What Determined Employer Voice Choice in Britain in the 20th Century? A Critique of the 'Sound of Silence' Model

Posted: 29 Feb 2008

See all articles by Andy Charlwood

Andy Charlwood

London School of Economics & Political Science (LSE) - Centre for Economic Performance (CEP); University of Leeds - Leeds University Business School (LUBS)

Date Written: May 2006

Abstract

In this paper I critique and then develop Willman, Bryson and Gomez's (2006) 'Sound of Silence' model of employer voice choice. I argue that the original cost/benefits based model, while potentially very useful, particularly for investigating cross-sectional variation in the incidence of voice, is curiously ill equipped to explain variation in voice arrangements over time. This shortcoming is the result of the failure to state explicitly some of the key determinants of the costs and benefits of employer voice choice, namely union power and political economic organisation. I demonstrate how these variables have influenced the development of voice arrangements in Britain over the course of the last century and argue that as a result of these constraints, employer voice choice is often no choice at all.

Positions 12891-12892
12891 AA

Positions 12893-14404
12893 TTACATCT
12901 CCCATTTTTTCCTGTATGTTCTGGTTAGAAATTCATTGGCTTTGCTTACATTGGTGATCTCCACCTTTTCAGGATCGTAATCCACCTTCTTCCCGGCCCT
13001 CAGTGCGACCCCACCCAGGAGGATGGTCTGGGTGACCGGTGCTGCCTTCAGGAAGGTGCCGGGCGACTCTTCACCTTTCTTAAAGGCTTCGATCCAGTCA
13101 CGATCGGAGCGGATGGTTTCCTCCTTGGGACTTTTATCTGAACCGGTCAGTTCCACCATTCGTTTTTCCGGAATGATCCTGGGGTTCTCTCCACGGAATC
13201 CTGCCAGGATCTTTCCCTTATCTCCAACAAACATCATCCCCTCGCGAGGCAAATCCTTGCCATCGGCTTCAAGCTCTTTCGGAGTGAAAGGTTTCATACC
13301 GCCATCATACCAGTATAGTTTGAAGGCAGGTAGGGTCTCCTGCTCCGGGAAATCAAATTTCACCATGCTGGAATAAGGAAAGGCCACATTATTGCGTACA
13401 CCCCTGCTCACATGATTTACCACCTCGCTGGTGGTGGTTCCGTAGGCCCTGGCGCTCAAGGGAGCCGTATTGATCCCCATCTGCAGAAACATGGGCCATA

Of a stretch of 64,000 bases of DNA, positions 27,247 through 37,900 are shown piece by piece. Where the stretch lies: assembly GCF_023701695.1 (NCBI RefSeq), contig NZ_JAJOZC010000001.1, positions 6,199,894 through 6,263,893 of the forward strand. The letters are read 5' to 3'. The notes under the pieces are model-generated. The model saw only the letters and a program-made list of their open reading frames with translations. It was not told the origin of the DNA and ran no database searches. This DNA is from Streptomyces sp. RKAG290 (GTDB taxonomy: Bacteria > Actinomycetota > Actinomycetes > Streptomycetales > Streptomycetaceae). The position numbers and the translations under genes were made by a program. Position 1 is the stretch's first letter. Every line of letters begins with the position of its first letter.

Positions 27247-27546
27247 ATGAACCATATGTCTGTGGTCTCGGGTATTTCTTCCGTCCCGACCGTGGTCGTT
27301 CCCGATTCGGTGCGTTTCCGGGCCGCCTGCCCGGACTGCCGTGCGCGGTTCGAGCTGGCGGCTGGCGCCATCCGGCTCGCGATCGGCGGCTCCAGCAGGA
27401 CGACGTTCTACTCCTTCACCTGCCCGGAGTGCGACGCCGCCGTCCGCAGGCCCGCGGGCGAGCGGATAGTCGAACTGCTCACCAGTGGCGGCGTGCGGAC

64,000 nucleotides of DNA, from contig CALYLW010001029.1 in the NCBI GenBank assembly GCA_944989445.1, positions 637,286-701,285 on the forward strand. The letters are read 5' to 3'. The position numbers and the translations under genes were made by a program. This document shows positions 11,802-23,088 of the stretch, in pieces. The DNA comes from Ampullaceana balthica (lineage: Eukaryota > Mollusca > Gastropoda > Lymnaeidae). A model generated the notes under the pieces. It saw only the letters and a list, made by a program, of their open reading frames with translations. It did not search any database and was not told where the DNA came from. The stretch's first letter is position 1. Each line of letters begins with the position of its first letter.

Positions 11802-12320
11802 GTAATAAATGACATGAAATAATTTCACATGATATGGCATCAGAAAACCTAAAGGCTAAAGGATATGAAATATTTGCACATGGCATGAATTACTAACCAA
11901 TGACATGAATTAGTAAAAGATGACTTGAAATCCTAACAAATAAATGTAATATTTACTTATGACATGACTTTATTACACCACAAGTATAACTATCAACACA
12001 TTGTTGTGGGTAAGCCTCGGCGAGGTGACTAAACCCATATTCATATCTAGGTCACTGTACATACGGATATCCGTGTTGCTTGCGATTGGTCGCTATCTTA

JEL Classification: J5

Suggested Citation

Charlwood, Andrew, What Determined Employer Voice Choice in Britain in the 20th Century? A Critique of the 'Sound of Silence' Model (May 2006). Socio-Economic Review, Vol. 4, Issue 2, pp. 301-309, 2006, Available at SSRN: https://ssrn.com/abstract=922896 or http://dx.doi.org/10.1093/ser/mwl011

Andrew Charlwood (Contact Author)

London School of Economics & Political Science (LSE) - Centre for Economic Performance (CEP) ( email )

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University of Leeds - Leeds University Business School (LUBS) ( email )

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